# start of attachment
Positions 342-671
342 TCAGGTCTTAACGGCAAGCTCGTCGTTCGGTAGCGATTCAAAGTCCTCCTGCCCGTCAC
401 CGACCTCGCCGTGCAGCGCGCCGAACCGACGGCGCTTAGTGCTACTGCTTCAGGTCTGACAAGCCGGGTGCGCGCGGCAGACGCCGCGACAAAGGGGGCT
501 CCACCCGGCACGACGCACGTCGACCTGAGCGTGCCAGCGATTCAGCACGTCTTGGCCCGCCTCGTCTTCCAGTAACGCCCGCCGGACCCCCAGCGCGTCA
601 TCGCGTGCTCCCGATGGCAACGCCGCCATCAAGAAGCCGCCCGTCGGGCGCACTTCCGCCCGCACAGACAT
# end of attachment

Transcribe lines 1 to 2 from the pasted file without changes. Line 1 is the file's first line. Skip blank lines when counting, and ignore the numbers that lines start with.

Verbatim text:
Positions 342-671
342 TCAGGTCTTAACGGCAAGCTCGTCGTTCGGTAGCGATTCAAAGTCCTCCTGCCCGTCAC